Session Management has always been one of the OWASP Top 10. Take a look of the most recent two OWASP Top 10s.

  • Top 10, 2013: A2 – Broken Authentication and Session Management
  • Top 10, 2017: A2 – Broken Authentication

Under the description of A2 of Top 10, 2017, it says,

“Application functions related to authentication and session management are often implemented incorrectly, allowing attackers to compromise passwords, keys, or session tokens, or to exploit other implementation flaws to assume other users’ identities temporarily or permanently.”

Even though “session management” is no longer part of the A2 title, the content of session management remains a critical part of the A2 security risk.


HTTP and Session Management

HTTP is designed as a stateless protocol, which means web servers do not maintain any information about the previous request. It has no memory of whether a user has just logged in the application. Modern web applications require maintaining the state of authentication and authorization during the user access of the application. This is accomplished by the session management capabilities that track the state of login and possibly other data, i.e., login name.

The state of login is commonly recorded in the memory of the web server, and a pointer to the memory location is sent to the browser. This memory location or name is called a session ID or a session token. Browsers typically use cookies to store the session ID. API calls can have different mechanisms to memorize the state, but we will not discuss APIs in this post.


The HTTP protocol is not secure. If a web application implements the login function using the HTTP protocol, the login credentials will be passed as plaintext in the wire. Clearly, we should not use HTTP to perform the login function. This is why Google asked everyone to switch from HTTP to HTTPS.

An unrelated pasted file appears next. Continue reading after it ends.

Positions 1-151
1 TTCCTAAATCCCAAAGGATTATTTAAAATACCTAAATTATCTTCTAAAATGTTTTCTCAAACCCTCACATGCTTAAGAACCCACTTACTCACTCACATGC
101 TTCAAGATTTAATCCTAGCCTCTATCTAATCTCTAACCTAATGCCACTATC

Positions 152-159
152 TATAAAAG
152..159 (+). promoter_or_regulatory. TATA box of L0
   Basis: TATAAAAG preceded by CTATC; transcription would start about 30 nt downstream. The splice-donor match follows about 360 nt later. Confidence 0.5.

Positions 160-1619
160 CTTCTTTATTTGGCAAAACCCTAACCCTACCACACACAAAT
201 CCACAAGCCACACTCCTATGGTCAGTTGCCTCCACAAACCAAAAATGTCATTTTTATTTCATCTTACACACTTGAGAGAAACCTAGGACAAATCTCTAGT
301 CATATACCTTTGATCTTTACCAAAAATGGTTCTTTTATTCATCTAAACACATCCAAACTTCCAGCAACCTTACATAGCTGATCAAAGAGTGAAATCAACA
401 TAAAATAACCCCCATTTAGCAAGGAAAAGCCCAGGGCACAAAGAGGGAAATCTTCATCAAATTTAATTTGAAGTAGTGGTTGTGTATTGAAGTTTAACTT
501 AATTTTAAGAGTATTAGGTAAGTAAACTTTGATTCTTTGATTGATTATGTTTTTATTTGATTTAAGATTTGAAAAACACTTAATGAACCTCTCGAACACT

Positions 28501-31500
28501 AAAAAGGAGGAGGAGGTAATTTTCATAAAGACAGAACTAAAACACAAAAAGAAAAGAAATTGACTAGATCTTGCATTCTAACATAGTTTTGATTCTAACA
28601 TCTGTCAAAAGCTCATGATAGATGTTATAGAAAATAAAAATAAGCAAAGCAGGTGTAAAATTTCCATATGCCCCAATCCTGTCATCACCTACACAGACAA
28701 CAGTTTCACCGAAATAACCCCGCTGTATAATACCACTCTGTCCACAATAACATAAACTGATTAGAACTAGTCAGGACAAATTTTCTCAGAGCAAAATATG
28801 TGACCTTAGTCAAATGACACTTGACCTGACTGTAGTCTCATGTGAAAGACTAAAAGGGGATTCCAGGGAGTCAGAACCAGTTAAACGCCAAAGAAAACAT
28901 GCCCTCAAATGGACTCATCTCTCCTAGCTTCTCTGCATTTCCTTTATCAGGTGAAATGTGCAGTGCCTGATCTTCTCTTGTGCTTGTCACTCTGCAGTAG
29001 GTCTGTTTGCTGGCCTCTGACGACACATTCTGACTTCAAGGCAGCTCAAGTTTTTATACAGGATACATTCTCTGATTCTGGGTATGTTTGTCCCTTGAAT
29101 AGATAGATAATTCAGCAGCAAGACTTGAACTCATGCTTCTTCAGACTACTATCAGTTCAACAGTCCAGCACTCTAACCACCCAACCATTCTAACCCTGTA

Transmitting data using the HTTPS protocol solves many vulnerability issues but not all of them. If an HTTPS page embeds HTTP links, various security issues can happen. Here is Google’s advice: “Embed only HTTPS content on HTTPS pages.”

Are you safe now, if you adopt HTTPS throughout the application? The answer is no. We will revisit this issue in our first test case.

Word of Caution

  1. As discussed above, do not use HTTP anywhere on your website, unless the site contains only public information without any form of authentication. If the application has both public and sensitive information, the better choice is to split the application into two. One for public information, and the other for sensitive information.
  2. Do not invent your own session management capabilities. Always use popular and well-known web development frameworks. I have seen a couple of brilliant, senior developers try to implement their own session management capabilities and fail miserably.
  3. Session validation should occur at the server. If a web page needs to validate whether a critical action is submitted from the authorized user, the validation must be performed at the server-side. Sorry for those who love the Single Page Applications (SPAs). Session validation at the client site improves the UI experience but not the security risk.

Two Recent Reports

Here are two interesting reports that illustrate the lack of understanding of session management.

Reusing Cookies

On December 7, 2019, Ricardo Iramar reported his venture into the bug bounty program. He reported five cases at that time. All those five cases were for companies delegating their subdomains to contractors for their services. In order to achieve single-sign-on (SSO), they passed the authenticated cookies around. This is a major misuse of session IDs. OWASP recommends using OAuth, OpenId, SAML, or FIDO in this case, instead of passing cookies around.

Un-validated Session Id